Sarkozy faces charges in French corruption probe

Before you go, we thought you'd like these...

11 PHOTOS
Nicolas Sarkozy
See Gallery
Sarkozy faces charges in French corruption probe
Former French President Nicolas Sarkozy (Rear-C) leaves his home on July 2, 2014 in Paris. France's former president Nicolas Sarkozy has been charged with corruption and influence peddling, French prosecutors said on July 2, a dramatic move in a criminal probe that could wreck his hopes of a political comeback. The decision came after Sarkozy was questioned for 15 hours, marking the first time a French ex-head of state had been taken into custody in a criminal investigation. AFP PHOTO / JACQUES DEMARTHON (Photo credit should read JACQUES DEMARTHON/AFP/Getty Images)
Former French President Nicolas Sarkozy leaves the financial crimes section, on July 2, 2014 in Paris. Nicolas Sarkozy was on Tuesday detained for questioning in a widening corruption probe, a judicial source told, in an unprecedented move against a former French president. Sarkozy had turned himself in for questioning a day after investigators detained his lawyer Thierry Herzog and two magistrates. The investigators are seeking to establish if the former president, with the help of Herzog, attempted to pervert the course of justice. AFP PHOTO / KENZO TRIBOUILLARD (Photo credit should read KENZO TRIBOUILLARD/AFP/Getty Images)
A vehicle with former French President Nicolas Sarkozy aboard arrives at the anti-corruption office of the French police (Oclciff) on July 1, 2014 in Nanterre, near Paris. Nicolas Sarkozy was on Tuesday detained for questioning in a widening corruption probe, a judicial source told, in an unprecedented move against a former French president. Sarkozy had turned himself in for questioning a day after investigators detained his lawyer Thierry Herzog and two magistrates. The investigators are seeking to establish if the former president, with the help of Herzog, attempted to pervert the course of justice. AFP PHOTO / DOMINIQUE FAGET (Photo credit should read DOMINIQUE FAGET/AFP/Getty Images)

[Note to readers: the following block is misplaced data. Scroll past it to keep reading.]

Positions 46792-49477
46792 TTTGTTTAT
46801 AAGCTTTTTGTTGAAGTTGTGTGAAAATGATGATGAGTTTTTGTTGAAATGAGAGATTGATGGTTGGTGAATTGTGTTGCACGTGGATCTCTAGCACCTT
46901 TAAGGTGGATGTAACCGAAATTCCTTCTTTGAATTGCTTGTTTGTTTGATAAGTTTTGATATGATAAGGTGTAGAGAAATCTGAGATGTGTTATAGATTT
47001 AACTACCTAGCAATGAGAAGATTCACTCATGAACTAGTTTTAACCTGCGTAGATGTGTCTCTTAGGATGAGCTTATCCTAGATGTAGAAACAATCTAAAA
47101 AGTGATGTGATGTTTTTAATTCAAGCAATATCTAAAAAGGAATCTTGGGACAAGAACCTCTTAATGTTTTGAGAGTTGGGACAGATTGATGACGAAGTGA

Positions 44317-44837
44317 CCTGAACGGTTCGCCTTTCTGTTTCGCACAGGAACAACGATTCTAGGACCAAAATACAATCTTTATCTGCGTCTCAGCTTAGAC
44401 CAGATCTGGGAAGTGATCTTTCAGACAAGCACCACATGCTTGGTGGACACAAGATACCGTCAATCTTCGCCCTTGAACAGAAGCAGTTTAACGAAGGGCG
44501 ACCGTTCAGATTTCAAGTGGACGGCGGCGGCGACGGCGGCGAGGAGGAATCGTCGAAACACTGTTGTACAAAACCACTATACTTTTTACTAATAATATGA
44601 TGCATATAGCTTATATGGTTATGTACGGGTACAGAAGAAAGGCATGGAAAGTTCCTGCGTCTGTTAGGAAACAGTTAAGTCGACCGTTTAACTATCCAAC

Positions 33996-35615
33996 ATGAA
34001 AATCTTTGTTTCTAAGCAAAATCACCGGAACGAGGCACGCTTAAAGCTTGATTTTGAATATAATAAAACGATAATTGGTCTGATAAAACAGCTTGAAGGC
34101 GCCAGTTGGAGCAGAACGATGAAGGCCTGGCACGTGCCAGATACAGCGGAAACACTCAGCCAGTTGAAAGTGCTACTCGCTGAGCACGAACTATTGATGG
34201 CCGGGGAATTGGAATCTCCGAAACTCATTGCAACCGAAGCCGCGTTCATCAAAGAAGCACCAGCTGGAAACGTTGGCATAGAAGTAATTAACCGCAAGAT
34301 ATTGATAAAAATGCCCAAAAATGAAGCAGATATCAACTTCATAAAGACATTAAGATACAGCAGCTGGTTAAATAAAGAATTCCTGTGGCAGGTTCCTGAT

French policemen guard the entrance of the anti-corruption office of the French police (Oclciff) on July 1, 2014 in Nanterre, near Paris. Nicolas Sarkozy was on Tuesday detained for questioning at the Oclciff in Nanterre, in a widening corruption probe, a judicial source told, in an unprecedented move against a former French president. Sarkozy had turned himself in for questioning a day after investigators detained his lawyer Thierry Herzog and two magistrates. The investigators are seeking to establish if the former president, with the help of Herzog, attempted to pervert the course of justice. AFP PHOTO / DOMINIQUE FAGET (Photo credit should read DOMINIQUE FAGET/AFP/Getty Images)
French lawyer Paul-Albert Iweins (R), representing Thierry Herzog speaks to Jose Allegrini, lawyer of French top magistrate Gilbert Azibert outside the French Interior Ministry's anti-corruption bureau in Nanterre, west of Paris, on June 30, 2014. Thierry Herzog, lawyer of former French president Nicolas Sarkozy, and two magistrates were detained for questioning on June 30 in one of a raft of corruption probes embroiling the former president of France. Investigators are seeking to establish whether Sarkozy, with the help of his lawyer Thierry Herzog, attempted to pervert the course of justice by obtaining inside information from one of the magistrates about the progress of another probe and that he was tipped off that his mobile phone had been tapped by judges looking into the alleged financing of his 2007 election campaign by former Libyan dictator Moamer Kadhafi. AFP PHOTO / THOMAS SAMSON (Photo credit should read THOMAS SAMSON/AFP/Getty Images)